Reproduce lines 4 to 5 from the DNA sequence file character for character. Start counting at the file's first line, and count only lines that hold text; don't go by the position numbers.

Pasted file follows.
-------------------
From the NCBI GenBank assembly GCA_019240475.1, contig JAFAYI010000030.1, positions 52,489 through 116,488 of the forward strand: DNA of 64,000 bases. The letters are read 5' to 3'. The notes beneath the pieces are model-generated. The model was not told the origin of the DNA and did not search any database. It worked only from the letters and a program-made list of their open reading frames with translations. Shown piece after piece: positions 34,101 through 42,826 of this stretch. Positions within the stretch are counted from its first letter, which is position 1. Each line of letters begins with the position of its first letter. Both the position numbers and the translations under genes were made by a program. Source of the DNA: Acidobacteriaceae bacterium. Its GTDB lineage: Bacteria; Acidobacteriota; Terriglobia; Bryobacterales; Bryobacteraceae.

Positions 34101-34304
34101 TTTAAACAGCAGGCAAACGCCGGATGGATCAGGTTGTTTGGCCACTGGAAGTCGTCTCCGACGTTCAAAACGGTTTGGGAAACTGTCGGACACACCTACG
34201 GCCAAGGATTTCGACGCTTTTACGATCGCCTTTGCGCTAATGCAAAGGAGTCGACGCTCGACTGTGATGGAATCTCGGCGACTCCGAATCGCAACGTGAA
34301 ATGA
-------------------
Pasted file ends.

34201 GCCAAGGATTTCGACGCTTTTACGATCGCCTTTGCGCTAATGCAAAGGAGTCGACGCTCGACTGTGATGGAATCTCGGCGACTCCGAATCGCAACGTGAA
34301 ATGA